Source: ITU. Measuring the Information Society Report 2014. Retrieved from: www.itu.int/en/ITU-D/Statistics/Documents/publications/mis2014/MIS2014_without_Annex_4.pdf

 

ICT Access Indicators

Economy

Fixed-telephone subscriptions per 100 inhabitants

Mobile-cellular subscriptions per 100 inhabitants

Percentage of households with computer

Percentage of households with Internet access

 

2012

2013

2012

2013

2012

2013

2012

2013

Kazakhstan

26.8

26.7

185.8

180.5

63.0

63.0

52.6

55.0

Kyrgyzstan

8.9

8.3

124.2

121.4

17.6

20.0

7.2

7.7

Tajikistan

-

-

-

-

-

-

-

-

Turkmenistan

-

-

-

-

-

-

-

-

Uzbekistan

6.9

6.9

71.0

74.3

8.0

9.3

9.6

9.5

Source: ITU. Measuring the Information Society Report 2014. Retrieved from: www.itu.int/en/ITU-D/Statistics/Documents/publications/mis2014/MIS2014_without_Annex_4.pdf

 

The region of Central Asia is making headway, albeit at a relatively slow rate, towards achieving the EFA goals. It is also evident that several factors such as the persistence and consequences of conflicts and a huge rural population have hindered the region’s progress. Therefore, a more concerted effort is required to address these challenges. There has also been a focus on expanding access to education over the decade but with that in the works, it is now crucial for the region to work on improving the quality of education. In this aspect, teachers play a vital role, and hence the need for not only more teachers but also sufficient training and support for them is timely (UNESCO, 2014a).

 

Contact info: Jollyn Peiling Cheong, jp.cheong@unesco.org 

 

References:

ADB. (2012). ICT in Education in Central and West Asia. Retrieved from www.adb.org/sites/default/files/publication/29964/ict-education-central-and-west-asia-exec-summary.pdf

ITU. (2014). “Measuring the Information Society Report 2014.” Retrieved from www.itu.int/en/ITU-D/Statistics/Documents/publications/mis2014/MIS2014_without_Annex_4.pdf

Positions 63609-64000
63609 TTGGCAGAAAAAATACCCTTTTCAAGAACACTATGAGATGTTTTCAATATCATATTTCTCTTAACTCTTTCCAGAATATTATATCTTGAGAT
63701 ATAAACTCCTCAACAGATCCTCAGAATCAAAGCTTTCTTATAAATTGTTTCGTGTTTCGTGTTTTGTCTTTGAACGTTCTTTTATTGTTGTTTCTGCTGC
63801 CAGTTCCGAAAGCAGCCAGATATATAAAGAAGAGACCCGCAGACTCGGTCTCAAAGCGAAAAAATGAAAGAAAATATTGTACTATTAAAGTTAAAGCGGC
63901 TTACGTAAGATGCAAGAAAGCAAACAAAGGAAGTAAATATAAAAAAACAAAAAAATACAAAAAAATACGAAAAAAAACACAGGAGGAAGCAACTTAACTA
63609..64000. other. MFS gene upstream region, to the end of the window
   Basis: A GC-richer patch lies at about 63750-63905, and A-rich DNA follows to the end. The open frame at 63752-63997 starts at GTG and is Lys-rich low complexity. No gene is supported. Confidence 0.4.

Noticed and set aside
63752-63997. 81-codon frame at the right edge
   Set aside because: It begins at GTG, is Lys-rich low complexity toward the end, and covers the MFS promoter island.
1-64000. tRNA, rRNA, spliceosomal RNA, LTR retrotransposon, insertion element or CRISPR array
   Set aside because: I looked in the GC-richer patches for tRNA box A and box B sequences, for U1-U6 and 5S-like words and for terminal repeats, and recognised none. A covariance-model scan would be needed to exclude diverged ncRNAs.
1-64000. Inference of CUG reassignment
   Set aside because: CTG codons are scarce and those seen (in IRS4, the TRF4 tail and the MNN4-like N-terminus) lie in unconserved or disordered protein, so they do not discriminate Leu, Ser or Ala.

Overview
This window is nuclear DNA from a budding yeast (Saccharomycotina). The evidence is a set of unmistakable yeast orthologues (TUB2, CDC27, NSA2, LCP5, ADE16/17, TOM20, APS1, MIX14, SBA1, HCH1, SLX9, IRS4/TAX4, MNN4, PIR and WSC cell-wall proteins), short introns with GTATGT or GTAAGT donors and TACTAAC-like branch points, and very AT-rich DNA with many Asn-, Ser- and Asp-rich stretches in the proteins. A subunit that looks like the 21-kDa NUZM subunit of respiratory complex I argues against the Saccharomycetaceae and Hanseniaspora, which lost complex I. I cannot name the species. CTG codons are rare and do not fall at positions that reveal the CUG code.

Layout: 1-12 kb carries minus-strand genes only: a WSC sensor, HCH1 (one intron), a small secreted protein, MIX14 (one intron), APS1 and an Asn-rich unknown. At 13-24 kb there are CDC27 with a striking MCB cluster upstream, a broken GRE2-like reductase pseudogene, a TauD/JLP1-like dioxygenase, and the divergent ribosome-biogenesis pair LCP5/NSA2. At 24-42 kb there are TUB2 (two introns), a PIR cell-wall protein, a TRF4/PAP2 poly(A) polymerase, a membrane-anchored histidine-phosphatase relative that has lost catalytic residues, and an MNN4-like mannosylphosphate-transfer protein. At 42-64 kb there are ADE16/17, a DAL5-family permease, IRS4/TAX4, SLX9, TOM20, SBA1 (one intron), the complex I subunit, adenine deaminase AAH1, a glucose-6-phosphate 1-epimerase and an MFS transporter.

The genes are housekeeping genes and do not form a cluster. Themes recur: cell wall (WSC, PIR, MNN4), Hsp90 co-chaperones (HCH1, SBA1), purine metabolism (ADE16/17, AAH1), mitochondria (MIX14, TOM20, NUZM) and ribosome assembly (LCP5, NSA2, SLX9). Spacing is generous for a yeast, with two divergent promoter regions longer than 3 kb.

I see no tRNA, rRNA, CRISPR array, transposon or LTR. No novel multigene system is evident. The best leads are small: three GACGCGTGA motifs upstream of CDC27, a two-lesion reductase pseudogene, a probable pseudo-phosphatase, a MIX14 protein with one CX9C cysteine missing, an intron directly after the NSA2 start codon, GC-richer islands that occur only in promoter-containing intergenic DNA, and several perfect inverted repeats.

UNESCO. (2014a). EFA Global Monitoring Report 2013/14. “Teaching and Learning: Achieving Quality for All.” Retrieved from unesdoc.unesco.org/images/0022/002256/225660e.pdf

UNESCO. (2014b). Regional Report on Progress Towards Education for All in Asia and the Pacific. Retrieved from www.unesco.org/new/fileadmin/MULTIMEDIA/HQ/ED/ED_new/pdf/APA-GEM-2014-ENG.pdf 

UNESCO-UIS. (2013). “Adult and Youth Literacy: National, Regional and Global Trends, 1985-2015.” Retrieved from www.uis.unesco.org/Education/Documents/literacy-statistics-trends-1985-2015.pdf

UNESCO-UIS. (2014). “Information and Communication Technology (ICT) in Education in Asia: A Comparative Analysis of ICT Integration and e-Readiness in Schools Across Asia.” Retrieved from www.uis.unesco.org/Communication/Documents/ICT-asia-en.pdf


[1] The measurement used here is the ICT Development Index (IDI), a composite index combining 11 indicators – categorised into ICT access, ICT use and ICT skills – into one benchmark measure, and used as a tool to monitor and compare developments in ICT across countries. Theoretically, IDI values range from 0 to 10 and the greater the value, the higher the level of ICT development – globally, the average IDI value is 4.77 with the lowest IDI value of 0.96 in the Central African Republic and highest of 8.86 in Denmark. Further details on the methodology used to compute IDI values can be found in: www.itu.int/en/ITU-D/Statistics/Documents/publications/mis2014/MIS2014_without_Annex_4.pdf



24.03.2015